The annual meeting of the AAAS Arctic Division, taking place 1-3 October in Anchorage, Alaska, will focus on the region's near-shore zones and estuaries — which are increasingly important and vulnerable as climate change opens trade and commerce routes.
The 2015 Arctic Science Conference will be held at the University of Alaska Anchorage and will bring together researchers in the physical, life, and social sciences, as well as educators, artists, and members of the local community. All conference sessions are open to the public, and a special discounted general admission registration fee for the public is available.
AAAS's three regional divisions — Pacific, Arctic, and Caribbean — serve as regional networks for scientists, organizing meetings on regional issues, and promoting publications from scientists active within the division.
Founded in 1951 as the Alaska Division, the Arctic Division was established to foster scientific communication in the then-rather-isolated Arctic territory. The name was changed to Arctic Division in 1982 to reflect the membership's growing interest in high latitudes outside of Alaska. Most of the Division members reside in Alaska and Canada's Yukon, Northwest Territory, and Nunavut, but any AAAS member who has an interest in the Arctic may join.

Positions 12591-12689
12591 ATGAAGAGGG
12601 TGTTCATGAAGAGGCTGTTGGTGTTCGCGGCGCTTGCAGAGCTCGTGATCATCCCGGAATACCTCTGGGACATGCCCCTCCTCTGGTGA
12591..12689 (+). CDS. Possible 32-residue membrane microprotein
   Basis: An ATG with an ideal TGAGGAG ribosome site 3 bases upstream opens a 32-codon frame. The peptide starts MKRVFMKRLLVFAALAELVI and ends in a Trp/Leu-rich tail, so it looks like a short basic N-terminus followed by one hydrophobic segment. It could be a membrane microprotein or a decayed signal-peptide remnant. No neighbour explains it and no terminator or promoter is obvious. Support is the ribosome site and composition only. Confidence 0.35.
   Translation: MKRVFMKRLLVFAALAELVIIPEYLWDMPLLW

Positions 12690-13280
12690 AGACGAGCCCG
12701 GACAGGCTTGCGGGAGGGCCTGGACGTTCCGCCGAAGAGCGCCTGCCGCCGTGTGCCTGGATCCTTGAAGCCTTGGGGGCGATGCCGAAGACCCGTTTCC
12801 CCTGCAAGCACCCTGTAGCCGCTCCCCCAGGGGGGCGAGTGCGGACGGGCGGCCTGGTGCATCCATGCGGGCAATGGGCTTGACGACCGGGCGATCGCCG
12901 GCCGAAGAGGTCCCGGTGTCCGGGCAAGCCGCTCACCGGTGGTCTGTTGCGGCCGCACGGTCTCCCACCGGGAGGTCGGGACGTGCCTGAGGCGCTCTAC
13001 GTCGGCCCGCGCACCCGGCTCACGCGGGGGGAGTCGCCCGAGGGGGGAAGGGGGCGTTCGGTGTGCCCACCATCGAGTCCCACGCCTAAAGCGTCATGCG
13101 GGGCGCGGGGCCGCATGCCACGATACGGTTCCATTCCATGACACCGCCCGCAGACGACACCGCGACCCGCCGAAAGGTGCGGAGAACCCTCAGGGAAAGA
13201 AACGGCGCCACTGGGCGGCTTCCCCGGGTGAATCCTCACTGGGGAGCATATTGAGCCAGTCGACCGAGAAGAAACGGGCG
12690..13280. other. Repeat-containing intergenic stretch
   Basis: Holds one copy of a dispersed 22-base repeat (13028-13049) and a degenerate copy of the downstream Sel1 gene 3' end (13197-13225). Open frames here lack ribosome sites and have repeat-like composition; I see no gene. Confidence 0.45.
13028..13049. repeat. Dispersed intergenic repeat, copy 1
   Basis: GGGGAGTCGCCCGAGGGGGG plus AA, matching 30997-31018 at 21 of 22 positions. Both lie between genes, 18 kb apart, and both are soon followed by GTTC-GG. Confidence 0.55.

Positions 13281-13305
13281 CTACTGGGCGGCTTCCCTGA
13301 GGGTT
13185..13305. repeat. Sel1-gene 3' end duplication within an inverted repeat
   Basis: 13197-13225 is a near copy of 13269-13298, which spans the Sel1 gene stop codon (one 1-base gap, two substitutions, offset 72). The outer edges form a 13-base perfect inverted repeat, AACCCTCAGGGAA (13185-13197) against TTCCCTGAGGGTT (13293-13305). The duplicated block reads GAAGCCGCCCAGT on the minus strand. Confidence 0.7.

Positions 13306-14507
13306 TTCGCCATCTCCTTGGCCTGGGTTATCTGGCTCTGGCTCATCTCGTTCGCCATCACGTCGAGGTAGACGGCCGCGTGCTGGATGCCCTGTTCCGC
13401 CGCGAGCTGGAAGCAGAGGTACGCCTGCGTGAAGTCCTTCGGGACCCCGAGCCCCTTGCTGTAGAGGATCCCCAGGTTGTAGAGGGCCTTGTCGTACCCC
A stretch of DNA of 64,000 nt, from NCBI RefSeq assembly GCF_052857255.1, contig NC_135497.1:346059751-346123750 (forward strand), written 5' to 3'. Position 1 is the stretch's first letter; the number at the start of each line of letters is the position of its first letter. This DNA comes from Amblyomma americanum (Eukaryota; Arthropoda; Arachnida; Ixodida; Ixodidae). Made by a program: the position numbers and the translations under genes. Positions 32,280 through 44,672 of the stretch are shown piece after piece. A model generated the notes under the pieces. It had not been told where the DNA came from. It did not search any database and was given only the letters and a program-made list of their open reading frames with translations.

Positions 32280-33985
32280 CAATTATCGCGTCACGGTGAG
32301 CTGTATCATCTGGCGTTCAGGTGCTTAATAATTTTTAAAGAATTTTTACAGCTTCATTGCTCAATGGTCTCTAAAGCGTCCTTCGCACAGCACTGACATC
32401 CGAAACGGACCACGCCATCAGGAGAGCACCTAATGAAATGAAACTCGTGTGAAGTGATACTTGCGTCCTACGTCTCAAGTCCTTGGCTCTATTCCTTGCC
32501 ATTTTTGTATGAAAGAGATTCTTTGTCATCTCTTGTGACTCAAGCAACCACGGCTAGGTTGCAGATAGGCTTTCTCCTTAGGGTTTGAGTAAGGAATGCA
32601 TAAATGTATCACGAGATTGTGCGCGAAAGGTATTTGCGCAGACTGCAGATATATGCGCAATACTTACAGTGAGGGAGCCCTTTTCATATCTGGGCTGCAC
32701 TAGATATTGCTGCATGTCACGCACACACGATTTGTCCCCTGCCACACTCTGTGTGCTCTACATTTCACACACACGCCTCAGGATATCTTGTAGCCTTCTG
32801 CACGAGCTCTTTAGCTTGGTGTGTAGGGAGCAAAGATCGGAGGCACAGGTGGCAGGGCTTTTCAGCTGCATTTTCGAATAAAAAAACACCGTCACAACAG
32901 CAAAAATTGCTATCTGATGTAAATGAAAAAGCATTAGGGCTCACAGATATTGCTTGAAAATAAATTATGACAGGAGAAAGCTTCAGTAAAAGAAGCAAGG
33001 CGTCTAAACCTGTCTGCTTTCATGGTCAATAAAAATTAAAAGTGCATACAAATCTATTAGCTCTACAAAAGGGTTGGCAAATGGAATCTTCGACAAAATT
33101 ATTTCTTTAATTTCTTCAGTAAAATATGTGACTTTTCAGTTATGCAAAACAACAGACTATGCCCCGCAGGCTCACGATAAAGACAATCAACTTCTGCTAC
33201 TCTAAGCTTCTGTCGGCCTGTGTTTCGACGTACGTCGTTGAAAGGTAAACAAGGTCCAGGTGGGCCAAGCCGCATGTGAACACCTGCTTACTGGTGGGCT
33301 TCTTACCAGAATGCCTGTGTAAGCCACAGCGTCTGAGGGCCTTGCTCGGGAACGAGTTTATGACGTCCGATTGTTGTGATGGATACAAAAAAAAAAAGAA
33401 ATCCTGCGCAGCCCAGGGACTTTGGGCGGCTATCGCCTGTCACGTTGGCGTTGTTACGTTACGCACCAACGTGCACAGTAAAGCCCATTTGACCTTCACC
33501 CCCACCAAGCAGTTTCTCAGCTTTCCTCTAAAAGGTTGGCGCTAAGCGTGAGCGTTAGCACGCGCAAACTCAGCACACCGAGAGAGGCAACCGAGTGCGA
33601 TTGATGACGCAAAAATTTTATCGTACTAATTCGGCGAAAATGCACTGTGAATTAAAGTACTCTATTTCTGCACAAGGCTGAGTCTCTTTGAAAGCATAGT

The meeting program includes presentations on remote sensing in the Arctic region, mortality trends of stranded marine mammals, juvenile salmon rearing, resiliency in resource boom towns of Alaska, and more. Other meeting highlights follow.
Thursday, 1 October:
- 5:00 pm Welcome and Introductions
- 5:20 pm Keynote speaker Alex Antypas, Central European University, Anticipating the Paris climate agreement: politics and expectations at the UN Framework Convention on Climate Change
- 6:20 pm Poster Exhibit and Reception
Friday, 2 October:
- 9:00 am Plenary speaker Daniel Schindler, University of Washington, Sculpin matter
- Sessions that day will cover estuaries; STEM education; large landscape/seascape conservation; art and the Northern environment; and more.
Saturday, 3 October:
- 9:00 am Plenary speaker Ed Farley, NOAA/ NMFS, The potential impact of loss of sea ice on Alaska's sub-Arctic and Arctic large marine ecosystems.
- The lecture will be followed by sessions on Arctic social science, policy and culture, and Southwest Alaskan salmon habitat.